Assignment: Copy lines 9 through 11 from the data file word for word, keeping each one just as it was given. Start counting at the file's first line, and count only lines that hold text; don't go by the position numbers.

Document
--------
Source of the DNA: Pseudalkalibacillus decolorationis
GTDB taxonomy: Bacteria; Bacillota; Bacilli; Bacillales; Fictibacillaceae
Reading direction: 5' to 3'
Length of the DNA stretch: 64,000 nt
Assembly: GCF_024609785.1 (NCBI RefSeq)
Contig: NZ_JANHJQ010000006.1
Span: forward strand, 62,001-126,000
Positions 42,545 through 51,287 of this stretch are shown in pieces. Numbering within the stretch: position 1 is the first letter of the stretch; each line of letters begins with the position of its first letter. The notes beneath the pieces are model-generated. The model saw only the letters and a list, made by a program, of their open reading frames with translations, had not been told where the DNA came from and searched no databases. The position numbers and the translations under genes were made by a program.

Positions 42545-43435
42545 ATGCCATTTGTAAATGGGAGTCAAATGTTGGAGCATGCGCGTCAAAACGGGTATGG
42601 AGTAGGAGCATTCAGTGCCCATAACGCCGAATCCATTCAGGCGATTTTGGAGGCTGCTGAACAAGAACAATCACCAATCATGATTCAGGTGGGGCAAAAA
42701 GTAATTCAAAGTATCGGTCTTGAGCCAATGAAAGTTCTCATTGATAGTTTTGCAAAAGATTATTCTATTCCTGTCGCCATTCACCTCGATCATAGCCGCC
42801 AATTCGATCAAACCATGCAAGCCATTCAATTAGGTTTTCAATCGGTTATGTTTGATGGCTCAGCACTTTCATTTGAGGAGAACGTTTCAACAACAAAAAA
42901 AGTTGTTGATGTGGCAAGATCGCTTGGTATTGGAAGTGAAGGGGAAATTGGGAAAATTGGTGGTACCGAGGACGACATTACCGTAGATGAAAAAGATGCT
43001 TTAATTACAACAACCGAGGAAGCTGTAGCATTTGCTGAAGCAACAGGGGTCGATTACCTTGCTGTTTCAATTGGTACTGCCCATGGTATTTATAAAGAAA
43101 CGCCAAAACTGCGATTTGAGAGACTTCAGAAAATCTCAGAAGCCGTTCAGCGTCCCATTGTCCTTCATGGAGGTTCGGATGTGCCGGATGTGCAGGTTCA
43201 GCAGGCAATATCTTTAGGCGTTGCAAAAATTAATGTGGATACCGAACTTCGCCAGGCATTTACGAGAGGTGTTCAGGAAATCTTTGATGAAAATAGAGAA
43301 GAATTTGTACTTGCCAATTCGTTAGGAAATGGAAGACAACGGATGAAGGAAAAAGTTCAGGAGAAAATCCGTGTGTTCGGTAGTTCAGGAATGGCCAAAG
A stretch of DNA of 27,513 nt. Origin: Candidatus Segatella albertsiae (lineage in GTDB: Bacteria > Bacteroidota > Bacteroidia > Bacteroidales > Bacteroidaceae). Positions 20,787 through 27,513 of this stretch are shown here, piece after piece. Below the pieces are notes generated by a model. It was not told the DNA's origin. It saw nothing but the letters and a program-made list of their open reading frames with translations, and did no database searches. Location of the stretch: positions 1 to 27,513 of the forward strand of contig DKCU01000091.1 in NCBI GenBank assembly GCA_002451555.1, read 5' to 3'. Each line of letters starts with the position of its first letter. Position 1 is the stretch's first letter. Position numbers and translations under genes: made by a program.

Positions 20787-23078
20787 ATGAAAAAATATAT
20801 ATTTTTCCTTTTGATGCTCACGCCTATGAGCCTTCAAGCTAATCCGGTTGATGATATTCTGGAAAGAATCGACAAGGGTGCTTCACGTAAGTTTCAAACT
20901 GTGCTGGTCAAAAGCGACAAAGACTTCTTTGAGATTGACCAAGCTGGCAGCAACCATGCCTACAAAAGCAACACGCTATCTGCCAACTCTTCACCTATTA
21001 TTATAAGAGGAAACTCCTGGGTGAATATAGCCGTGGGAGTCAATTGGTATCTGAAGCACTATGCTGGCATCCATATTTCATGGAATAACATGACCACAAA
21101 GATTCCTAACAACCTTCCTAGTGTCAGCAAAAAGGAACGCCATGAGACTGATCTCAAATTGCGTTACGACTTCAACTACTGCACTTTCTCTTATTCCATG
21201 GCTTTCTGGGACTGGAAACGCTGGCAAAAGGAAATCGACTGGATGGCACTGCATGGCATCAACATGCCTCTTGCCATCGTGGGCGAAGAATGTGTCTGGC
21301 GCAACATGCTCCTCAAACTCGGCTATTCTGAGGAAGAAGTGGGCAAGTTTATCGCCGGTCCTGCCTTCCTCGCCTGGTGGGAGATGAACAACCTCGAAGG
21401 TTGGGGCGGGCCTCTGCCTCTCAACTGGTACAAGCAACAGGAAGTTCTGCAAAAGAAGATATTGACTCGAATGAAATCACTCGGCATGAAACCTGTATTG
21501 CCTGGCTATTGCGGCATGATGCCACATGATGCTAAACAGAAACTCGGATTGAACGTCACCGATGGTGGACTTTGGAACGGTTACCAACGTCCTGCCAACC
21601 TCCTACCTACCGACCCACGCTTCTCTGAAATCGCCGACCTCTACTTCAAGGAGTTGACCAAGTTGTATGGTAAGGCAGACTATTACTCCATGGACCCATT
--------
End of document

Positions 42545-43435
42545 ATGCCATTTGTAAATGGGAGTCAAATGTTGGAGCATGCGCGTCAAAACGGGTATGG
42601 AGTAGGAGCATTCAGTGCCCATAACGCCGAATCCATTCAGGCGATTTTGGAGGCTGCTGAACAAGAACAATCACCAATCATGATTCAGGTGGGGCAAAAA